SMITHFIELD, N.C. (WNCN) — Sitting in a law office in Smithfield, three attorneys from three counties knew it may be a rough start. A month in, it still is.
“And then there’s many things we still cannot do in this system. Legally filing paperwork and pleadings and documents, driving privileges, expunctions things of those natures,” said attorney Parrish Hayes Daughtry.
What worries Daughtry, Jack O’Hale and Trey Fitzhugh is that even if problems with the new eCourt software do improve, it’s still going to be problematic because of how many steps it takes for each case.
“There is no way no matter how much we improve, to Parrish’s point, that this will not continue to be an extremely burdensome process for everybody involved,” said Fitzhugh.
The lawyers say that “burdensome process” is delaying case after case because even the simplest traffic citation is taking so long.
“Remember first and foremost that all lawyers, judges, prosecutors, defense attorneys are officers of the court and we’re trying to work together to accomplish a common goal which is to do justice under the law. That’s not happening right now,” said John O’Hale.
Then there is the matter of public safety which includes children and victims of domestic violence. Daughtry said “we’ve had clients that have been awarded custody in an order and it takes five days to get the order in hand.”
“The public doesn’t need to wait five days for an order regarding children. I’ve had clients in domestic violence protective order court have continuance orders and had to wait to have that protection. I’ve had orders entered a week later and that means the original order of protection expired,” Daughtry added.
Some of Fitzhugh’s clients are getting a shocking surprise in the mail.
“You go into the court system they amend it to an improper equipment or reduce the speed to something that would not increase your insurance or would not cause you to lose your driver’s license. Well low and behold because of the data entry burdens there are concrete examples of people receiving letters from the Division of Motor Vehicles saying you are convicted of 81 on a 65 your license is revoked,” said Fitzhugh.
Daughtry is also concerned there is not enough security to keep someone from potentially altering an official court document.
“I’m terrified about what I’ve already seen and what’s to come. The constitutional and due process and inequities that this system poses on the public is setting the state of North Carolina up for a great lawsuit against them,” said Daughtry.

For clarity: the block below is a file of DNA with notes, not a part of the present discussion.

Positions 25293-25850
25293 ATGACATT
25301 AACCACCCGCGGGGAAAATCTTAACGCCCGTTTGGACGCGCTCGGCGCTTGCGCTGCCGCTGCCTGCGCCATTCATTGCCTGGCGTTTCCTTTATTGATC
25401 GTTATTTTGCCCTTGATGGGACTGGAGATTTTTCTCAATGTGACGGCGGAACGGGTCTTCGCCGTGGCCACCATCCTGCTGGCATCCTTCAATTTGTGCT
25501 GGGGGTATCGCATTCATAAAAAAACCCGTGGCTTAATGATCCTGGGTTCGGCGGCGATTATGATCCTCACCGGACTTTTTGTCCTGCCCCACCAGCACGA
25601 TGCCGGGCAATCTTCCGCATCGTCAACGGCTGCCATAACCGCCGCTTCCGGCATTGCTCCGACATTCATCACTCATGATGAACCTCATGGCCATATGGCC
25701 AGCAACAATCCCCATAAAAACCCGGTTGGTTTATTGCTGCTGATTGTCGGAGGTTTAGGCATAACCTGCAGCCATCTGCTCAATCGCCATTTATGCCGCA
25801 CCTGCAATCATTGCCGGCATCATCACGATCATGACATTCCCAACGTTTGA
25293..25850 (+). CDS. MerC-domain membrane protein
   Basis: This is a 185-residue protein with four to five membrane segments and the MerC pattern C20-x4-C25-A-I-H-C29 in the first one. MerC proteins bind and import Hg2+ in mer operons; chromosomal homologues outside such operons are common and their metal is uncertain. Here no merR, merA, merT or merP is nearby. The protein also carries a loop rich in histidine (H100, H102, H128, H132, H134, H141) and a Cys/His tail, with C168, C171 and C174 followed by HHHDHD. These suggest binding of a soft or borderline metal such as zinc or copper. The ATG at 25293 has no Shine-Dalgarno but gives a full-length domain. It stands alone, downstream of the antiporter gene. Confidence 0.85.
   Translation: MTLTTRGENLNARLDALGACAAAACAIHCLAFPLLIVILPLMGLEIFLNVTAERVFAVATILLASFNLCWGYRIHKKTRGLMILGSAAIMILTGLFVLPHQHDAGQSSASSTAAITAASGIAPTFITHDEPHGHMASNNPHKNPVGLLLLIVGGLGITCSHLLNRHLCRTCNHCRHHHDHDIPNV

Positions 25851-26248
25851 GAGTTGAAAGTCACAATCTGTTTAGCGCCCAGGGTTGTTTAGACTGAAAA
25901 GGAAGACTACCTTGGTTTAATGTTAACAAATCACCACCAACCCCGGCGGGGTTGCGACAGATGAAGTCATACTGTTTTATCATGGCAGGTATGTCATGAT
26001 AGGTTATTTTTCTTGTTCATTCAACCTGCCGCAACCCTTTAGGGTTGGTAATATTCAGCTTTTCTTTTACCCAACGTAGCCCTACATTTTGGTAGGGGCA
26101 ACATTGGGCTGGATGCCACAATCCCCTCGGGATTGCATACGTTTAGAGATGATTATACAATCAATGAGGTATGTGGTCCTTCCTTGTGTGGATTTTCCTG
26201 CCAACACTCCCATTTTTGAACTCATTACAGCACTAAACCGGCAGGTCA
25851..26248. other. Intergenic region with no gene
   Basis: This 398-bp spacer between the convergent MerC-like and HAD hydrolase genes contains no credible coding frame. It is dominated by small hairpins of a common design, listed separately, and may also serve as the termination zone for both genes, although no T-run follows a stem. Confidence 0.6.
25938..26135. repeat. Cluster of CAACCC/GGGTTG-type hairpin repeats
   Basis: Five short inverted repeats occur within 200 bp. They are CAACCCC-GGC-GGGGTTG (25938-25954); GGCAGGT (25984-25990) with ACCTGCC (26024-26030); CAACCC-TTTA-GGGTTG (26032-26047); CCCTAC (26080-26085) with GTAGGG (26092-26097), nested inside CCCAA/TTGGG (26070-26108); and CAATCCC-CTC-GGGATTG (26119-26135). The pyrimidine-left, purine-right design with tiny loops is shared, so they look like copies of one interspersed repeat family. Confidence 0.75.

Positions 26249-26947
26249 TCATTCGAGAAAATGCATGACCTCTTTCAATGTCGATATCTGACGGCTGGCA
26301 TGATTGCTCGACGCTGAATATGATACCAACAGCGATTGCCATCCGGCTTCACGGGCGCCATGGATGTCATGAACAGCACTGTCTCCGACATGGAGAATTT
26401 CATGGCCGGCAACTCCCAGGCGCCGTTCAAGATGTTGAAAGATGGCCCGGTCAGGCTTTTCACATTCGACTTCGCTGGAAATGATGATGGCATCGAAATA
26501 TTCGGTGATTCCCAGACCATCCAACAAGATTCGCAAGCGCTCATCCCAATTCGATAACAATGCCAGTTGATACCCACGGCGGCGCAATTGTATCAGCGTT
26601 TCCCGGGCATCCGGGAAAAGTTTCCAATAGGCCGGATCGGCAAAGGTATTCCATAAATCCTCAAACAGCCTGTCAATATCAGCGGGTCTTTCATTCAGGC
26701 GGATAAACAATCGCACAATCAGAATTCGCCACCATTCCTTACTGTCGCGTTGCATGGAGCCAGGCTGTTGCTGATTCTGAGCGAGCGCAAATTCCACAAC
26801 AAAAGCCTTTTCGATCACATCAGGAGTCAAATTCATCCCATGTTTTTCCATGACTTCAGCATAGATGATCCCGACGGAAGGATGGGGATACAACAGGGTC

Tyler Technologies is under contract for the $100 million project. Tyler has referred all questions to the administrative office of the courts. In response, the agency said:
“Overall, the system is working and getting better each day. Both attorneys and courthouse staff are gaining comfort and familiarity with the system. That said, any new system has a learning curve and requires configuration refinements during the pilot phase. That is the case with this project. The North Carolina Administrative Office of the Courts maintains a 24/7 help desk that staff, judges, clerks, DA’s all have access to for any assistance. Attorneys and other members of the public can access guides and other helpful resources at https://www.nccourts.gov/ecourts. NCAOC staff has been on site in each county to assist with using the system.”
Eventually, all 100 North Carolina jurisdictions will switch over to eCourts, which includes Odyssey and eWarrants.
The pilot phase of the overhaul in Wake, Johnston, Lee and Harnett Counties launched February 13. Tyler Technologies has faced litigation and pushback in other states after a list of alleged problems.
“One has to wonder what sort of due diligence did our state government do in entering into this contract when you’re dealing with somebody who had a track record that is substantially less than perfect,” said O’Hale.
Note: According to the NC Administrative Office of the Courts, the original contract for the overhaul, including Odyssey and eCourts software, totaled $85 million. That contract has since been amended to include eWarrants software for an additional $24 million, making it a $109 million project.